Back in 2000, the Mets’s plan to buy out the remaining year in Bobby Bonilla’s contract seemed like a good one. But as The Journal’s Mike Sielski reports, next year they’ll start paying for it. And suddenly–like so many public pension plans–the idea doesn’t look like so savvy.
Here’s what happened. Fresh off a loss in the National League Championship Series, the New York Mets were trying to build a team capable of advancing to the World Series. But standing in the team’s way was aging, disgruntled star Bobby Bonilla and his lucrative $5.9 million contract.
Eager to rid themselves of Bonilla and free up enough money to bring in fresh blood, the Mets bought out his contract and postponed payment for 11 years. They also agreed to pay him interest and found common ground on a fair rate.
“The idea wasn’t completely unilateral,” said Dennis Gilbert, who represented Bonilla earlier in the star’s career. “Both sides thought it was a good idea.”
In the short-term, the plan seemed to work. The Mets signed several key players with the money they saved from deferring payments to Bonilla and the team advanced to the World Series for the first time since 1986. (They lost to the Yankees.)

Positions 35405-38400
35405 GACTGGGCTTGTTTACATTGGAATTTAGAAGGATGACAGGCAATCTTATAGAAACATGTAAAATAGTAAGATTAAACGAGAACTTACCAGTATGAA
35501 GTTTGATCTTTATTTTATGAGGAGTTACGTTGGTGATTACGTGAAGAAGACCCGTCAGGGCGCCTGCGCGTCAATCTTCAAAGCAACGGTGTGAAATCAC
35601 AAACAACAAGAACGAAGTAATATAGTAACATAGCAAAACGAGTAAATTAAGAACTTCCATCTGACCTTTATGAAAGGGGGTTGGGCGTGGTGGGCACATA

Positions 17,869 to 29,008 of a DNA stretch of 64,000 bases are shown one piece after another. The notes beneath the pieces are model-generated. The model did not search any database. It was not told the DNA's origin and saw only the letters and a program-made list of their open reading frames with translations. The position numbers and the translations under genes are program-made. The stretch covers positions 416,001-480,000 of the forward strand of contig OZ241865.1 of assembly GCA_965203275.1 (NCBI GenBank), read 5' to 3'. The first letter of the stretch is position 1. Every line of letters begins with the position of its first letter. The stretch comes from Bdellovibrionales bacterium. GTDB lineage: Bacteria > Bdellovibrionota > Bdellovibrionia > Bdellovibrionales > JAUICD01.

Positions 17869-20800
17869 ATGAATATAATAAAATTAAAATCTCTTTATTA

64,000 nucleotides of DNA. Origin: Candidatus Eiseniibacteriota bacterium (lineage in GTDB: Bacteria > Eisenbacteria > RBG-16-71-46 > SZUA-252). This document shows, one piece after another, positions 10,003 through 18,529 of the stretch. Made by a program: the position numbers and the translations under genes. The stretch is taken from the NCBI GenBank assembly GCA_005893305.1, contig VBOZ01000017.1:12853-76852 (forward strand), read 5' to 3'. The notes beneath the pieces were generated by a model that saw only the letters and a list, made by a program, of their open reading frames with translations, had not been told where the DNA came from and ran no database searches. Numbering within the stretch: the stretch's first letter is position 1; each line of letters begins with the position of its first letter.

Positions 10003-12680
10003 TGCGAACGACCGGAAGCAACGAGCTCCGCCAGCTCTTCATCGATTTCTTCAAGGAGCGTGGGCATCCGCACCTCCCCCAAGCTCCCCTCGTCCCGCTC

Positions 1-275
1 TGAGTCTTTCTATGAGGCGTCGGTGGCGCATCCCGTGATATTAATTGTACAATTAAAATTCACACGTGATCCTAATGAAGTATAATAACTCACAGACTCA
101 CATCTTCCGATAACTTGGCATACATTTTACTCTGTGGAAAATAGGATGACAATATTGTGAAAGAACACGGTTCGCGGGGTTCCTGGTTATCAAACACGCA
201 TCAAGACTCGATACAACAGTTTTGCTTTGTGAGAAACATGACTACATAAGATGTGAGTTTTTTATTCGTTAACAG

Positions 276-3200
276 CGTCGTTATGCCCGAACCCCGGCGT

From a long-term perspective, the team’s decision on Bonilla doesn’t look so smart. Starting one year from today, the Mets will begin paying for the Bonilla buyout. And they’ll pay a lot. Having agreed to an interest rate of 8%, from 2011 to 2035, the Mets owe the retired player an annual salary of close to $1.2 million, or close to $30 million in total.
As Sielski explains, it also means that several key current Mets players such as infielder Fernando Tatis will earn less guaranteed money this season than Bonilla will make in 2011.
And though the Mets did get to the Series in 2000, since then, the ballclub has appeared in the postseason just once.
-This is from the Wall Street Journal
Basically I read this and all I can hear is Bobby Bonilla is a genius. He basically turned 5.9 million dollars for one year into 1.2 million for 24 years? I mean in this day and age when athletes are always losing their fortunes in under 3 years(see Antoine Walker) after their retirement. This guys must be smiling all the way to the bank. In a year he will get a 1.2 million check and just laugh when he opens it.